Based on these, it can be observed that conventional resources mainly deal with hydrocarbon generation, reservoir beds, hydrocarbon distribution and recovery. The critical theories usually consist of anticline and trap, hydrocarbon generation by organic matter and petroleum system. In addition to these, other methods such as continental petroleum geology and marine and deep-water petroleum geology are also considered to be important in these regards as well. Meanwhile, unconventional resources are characterized by their continuous distribution, tight reservoir properties, multi-phase coexistence, proximal or intra-source accumulation and the unique mechanism that is made to accumulate them which cannot be explained by classical petroleum geologies. These are part of the economic significance that is made to increase the global petroleum reserves and of the scientific importance that can help scientists to innovate in the petroleum geology.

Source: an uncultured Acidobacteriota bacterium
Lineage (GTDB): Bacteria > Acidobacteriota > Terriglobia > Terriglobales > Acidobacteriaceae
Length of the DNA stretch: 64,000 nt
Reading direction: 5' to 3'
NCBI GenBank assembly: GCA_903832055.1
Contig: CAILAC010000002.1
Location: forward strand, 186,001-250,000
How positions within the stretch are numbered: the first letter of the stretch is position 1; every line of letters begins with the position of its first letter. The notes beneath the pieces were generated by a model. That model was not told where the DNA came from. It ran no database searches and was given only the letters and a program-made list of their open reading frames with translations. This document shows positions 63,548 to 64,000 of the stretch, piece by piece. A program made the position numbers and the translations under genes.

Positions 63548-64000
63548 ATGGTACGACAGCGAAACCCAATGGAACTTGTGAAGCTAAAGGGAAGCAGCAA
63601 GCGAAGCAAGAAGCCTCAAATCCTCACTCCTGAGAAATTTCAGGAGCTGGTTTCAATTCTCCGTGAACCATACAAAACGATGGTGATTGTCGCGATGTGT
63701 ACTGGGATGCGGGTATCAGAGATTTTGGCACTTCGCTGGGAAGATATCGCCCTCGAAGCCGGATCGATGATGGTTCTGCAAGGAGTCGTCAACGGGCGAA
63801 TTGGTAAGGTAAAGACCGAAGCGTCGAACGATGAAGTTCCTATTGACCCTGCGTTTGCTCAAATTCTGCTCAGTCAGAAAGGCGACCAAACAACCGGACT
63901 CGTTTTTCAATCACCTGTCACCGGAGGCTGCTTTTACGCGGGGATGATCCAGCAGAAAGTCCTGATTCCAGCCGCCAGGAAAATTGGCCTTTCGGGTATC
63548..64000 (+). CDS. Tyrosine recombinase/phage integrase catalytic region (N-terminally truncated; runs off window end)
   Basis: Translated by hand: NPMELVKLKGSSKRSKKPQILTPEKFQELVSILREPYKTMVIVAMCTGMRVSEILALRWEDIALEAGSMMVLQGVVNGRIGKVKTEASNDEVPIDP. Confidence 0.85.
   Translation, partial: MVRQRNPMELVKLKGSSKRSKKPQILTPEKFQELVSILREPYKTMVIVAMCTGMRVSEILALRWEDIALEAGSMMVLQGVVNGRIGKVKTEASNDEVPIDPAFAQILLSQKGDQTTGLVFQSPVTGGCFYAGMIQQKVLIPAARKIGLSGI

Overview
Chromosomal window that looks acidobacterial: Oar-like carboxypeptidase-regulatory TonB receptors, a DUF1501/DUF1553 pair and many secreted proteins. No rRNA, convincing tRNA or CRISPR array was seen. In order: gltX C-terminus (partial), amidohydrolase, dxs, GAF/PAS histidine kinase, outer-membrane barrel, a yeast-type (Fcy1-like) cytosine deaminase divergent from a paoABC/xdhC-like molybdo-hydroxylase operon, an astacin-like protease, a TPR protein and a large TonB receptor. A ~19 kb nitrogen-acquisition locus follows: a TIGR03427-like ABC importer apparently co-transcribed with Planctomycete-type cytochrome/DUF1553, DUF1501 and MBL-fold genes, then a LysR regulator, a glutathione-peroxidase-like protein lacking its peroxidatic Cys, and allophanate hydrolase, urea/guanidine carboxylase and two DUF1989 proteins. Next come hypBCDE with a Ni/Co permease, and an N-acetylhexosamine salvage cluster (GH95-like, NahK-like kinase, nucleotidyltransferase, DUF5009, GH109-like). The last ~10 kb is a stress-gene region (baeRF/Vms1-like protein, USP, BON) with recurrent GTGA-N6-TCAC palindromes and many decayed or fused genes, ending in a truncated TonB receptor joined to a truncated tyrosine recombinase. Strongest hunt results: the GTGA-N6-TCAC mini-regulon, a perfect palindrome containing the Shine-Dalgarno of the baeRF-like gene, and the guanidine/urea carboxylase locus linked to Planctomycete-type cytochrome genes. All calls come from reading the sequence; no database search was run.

From the above assessments, a clear distinction between unconventional and conventional resources has been defined. This would help in understanding what kinds of hydrocarbon products can be obtained from them and how we can obtain it from them, which can be useful in the future when working on extracting petroleum or fuels from either of the resources as it would help in understanding what methods or techniques should one use in order to accomplish it. Additionally, it provided an insight on what makes them different and what each of them are made of as well.